Flight Surgeon

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Dr. Huey McDaniel is happy to be home with his wife and newborn son, but it was just a couple weeks ago that it was his life that was in danger as he worked to save the lives of others.
"I'm a vascular surgeon in my civilian life, and to be able to do what I do to help the troops was extraordinarily rewarding."

As Dr. McDaniel holds his son, only 11 days old, he talks about life in Iraq as a Flight surgeon with the 349th Medical Squadron out of Travis Air Force base in California.
McDaniel was overseas for two and a half month, arriving home just 10 days before his son was born.

"You really get worn out because the flights from the time you start to when you're actually finishing and getting your equipment up is 30 hours. And, that's 30 sleepless hours."

His main job was to help transport critically injured patients from Balad, just north of Baghdad in the Sunni Triangle, to another base in Germany.
He says they treated every patient the same, with the same urgency and care.

So, when they transported ABC news anchor, Bob Woodruff and his photographer, Doug Vogt, it was nothing new.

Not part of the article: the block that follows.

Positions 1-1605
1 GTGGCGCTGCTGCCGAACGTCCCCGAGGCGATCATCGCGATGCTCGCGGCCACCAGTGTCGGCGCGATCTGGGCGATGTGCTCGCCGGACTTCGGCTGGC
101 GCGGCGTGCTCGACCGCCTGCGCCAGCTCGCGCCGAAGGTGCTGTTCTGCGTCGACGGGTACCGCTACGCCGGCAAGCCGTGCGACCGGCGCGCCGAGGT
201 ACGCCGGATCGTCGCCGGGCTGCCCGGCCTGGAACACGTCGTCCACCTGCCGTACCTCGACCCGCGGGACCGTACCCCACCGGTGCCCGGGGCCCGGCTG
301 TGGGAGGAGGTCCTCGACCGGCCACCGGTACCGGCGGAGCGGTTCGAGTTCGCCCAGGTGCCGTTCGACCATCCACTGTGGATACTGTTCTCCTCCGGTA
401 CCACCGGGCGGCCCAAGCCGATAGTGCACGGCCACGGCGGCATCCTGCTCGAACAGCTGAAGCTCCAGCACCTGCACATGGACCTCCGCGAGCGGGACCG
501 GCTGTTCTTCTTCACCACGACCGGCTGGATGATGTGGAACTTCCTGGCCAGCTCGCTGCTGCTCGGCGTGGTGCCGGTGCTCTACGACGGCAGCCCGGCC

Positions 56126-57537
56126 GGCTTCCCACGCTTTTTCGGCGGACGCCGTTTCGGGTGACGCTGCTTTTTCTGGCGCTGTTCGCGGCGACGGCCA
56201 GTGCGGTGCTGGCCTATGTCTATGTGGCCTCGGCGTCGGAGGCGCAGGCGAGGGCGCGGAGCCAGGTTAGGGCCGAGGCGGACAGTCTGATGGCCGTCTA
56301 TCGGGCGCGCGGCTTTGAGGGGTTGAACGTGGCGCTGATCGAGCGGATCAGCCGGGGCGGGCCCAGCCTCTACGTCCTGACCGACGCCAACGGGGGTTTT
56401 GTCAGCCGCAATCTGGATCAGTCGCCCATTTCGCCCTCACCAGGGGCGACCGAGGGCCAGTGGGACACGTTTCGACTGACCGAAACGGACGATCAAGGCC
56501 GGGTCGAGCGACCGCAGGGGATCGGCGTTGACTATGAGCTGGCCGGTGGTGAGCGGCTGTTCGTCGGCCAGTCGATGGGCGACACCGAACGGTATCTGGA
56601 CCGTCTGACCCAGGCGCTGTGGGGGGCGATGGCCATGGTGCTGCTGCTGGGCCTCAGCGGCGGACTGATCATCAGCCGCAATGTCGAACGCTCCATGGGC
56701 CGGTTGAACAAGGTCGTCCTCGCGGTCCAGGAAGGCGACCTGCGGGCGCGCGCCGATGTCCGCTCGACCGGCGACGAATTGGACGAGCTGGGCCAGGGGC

"You're in a 82-to-84 decibel environment. So, you can't hear anything. It's like standing next to a lawn mower that's running. So, for people like Woodruff and Doug Vogt, who had head injuries, you have an altitude restriction, so you fly at lower altitude."

In this case, he says flying at the lower altitude also opens up your aircraft to small arms fire.
Once the patients were safely on the ground in Germany, he says they packed up to go back for more.

"I had gotten a little email traffic from the producer that was with him about a month after he was injured, letting me know that he was improving. I was really happy to see him with his family. I think that medicine can do so much, but I think the best medicine is being around loved ones and that certainly has helped his recovery."

Dr. McDaniel says he would go back to Iraq, if necessary.
But, he says he will enjoy his family even more for now.